This is not a book review – it’s an author review. But let’s have some context first. I haven’t posted in a while, and I miss it, but I’ve been a little distracted. To start off with, I finally found gainful employment; after being unemployed for the better part of 6 months, I got a job as an assistant to the special projects branch of an academic association (and it’s going really well). I haven’t stopped reading altogether, but lately I’ve been reading steamy and smutty historical fiction (Stephanie Laurens for those who thought to ask) – good reads, but I don’t want to litter my blog with reviews about books which follow the same general plot line every time. Finally, it is the start of fall television seasons – and goddamnit, I loves me my stories. (Look for my review of the new Richard Castle book as soon as I get my next kobo coupon!) All told, there’s not been a lot to write about, so post materials have been scarce. Until this morning.
Like I said, this isn’t a book review; it’s a review about an author. According to my Facebook news feed on Chapters going-ons, Philippa Gregory has a new book out. Now, I know what you’re thinking – given my reading predilections, and the fact that I did recommend two of her books in an earlier post – I must be rushing down to the local Chapters to pick it up. Menh… not so much.
What can I say? I have serious problems with Gregory and her works. I first read The Other Boleyn Girl in high school, and it really popped with me at the time. I read The Boleyn Inheritance shortly after it came out, and I liked that one too. The rest, thought? I can’t say I’ve found a Gregory book (other than those two) that I enjoyed. And believe me, I’ve tried.
There is a prequel to the Boleyn books that tells the story of Catherine of Aragon from childhood to death. I read part of the first chapter and found the formatting distracting and detracting. I put it down shortly there after.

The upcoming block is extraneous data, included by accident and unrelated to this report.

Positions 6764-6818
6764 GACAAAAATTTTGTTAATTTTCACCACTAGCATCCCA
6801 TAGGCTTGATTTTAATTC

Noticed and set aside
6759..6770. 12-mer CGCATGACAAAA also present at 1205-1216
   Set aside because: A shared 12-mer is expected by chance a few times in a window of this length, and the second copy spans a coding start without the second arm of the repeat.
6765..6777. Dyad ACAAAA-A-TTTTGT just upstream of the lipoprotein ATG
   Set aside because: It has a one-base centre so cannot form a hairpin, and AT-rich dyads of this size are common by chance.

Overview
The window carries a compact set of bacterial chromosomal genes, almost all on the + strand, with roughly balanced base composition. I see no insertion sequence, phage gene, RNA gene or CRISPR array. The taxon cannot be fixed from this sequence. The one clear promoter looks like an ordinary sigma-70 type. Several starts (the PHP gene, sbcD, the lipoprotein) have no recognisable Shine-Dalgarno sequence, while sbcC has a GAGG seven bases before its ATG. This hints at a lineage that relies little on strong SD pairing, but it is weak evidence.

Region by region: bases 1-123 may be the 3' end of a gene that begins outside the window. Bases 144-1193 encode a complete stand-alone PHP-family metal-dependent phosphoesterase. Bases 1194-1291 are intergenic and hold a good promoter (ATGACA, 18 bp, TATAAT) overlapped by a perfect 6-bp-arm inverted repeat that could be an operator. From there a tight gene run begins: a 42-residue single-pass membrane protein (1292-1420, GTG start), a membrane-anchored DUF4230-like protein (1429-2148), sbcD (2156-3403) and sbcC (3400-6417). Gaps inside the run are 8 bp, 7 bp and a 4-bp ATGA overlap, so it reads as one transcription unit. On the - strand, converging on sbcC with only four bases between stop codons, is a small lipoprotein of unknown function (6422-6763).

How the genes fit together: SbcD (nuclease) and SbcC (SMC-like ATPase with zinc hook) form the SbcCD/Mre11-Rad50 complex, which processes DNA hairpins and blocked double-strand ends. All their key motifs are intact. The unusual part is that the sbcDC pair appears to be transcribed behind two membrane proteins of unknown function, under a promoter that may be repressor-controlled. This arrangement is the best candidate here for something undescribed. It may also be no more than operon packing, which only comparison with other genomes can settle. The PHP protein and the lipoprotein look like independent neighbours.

My buddy Rachel gave me The Medicine Woman as a birthday gift one year, and I read it cover to cover, but that had more to do with the fact that I like Rachel a great deal and didn’t want her to think I didn’t appreciate the thoughtfulness of her gift (I did then, and I still do). But it was a struggle to get through. Gregory took the easy way out in that one and, rather than build a plot, relied on the supernatural to further her story (I’ve railed about this plot device in a past review), and this is where my dislike for it started).
I also tried to read the first book of the War of the Roses series, about Elizabeth Woodville. I got through ¾ of it before I just petered out. I had school stuff I was working on at the time, but that book sat on my coffee table, almost finished, for weeks before I put it back on the shelf in an effort to tidy up, and I simply never got back to it.
Finally, I (again) read most of the first book of the Wideacre series. Same thing as the Roses book – I got through most of it, and then my interest petered out. The story was interesting, but what killed my desire to finish it were the characters.
This is a problem I encountered in all of my failed attempts to read Gregory’s works: her main female characters are completely unlikable. They are either weak and sniveling, or conniving (and not in a good way). I have never read an author with the ability to write so many books in which the main character is a deterrent for me. It’s really quite amazing that Gregory can be that consistent. And, believe me, I hate ripping another person’s art: it’s not easy to write a book – I’ve been trying for years and can never commit to getting one done start to finish – but I think I’ve spent enough money buying books that I don’t enjoy and don't want to reread that I get a free pass on expressing my feelings on this.
So what does all that mean for my reading habits? Well, I’ve got a shelf of Gregory books (seriously, an entire shelf of books from which I’ve only finished 3, enjoyed 2, and tried to read a handful) that I mainly use to store bric-a-brac like light bulbs and tax materials in front of. Every so often, I see a new book of hers in Chapters and I think to myself: “Oh, that’s one of my authors!” It then takes me about 6 seconds to remember everything I don’t like about her books and I stick up my nose and walk away from it.
So, thanks Facebook, for giving me my inspiration for writing this review, but I won’t be stopping by to pick up Gregory’s latest. Also, if anyone finds a Gregory book that doesn’t fall into the same disastrous problems, let me know!
(PS. Just as I was going to post this review, my Kobo coupon came in. Rick Castle – here I come!)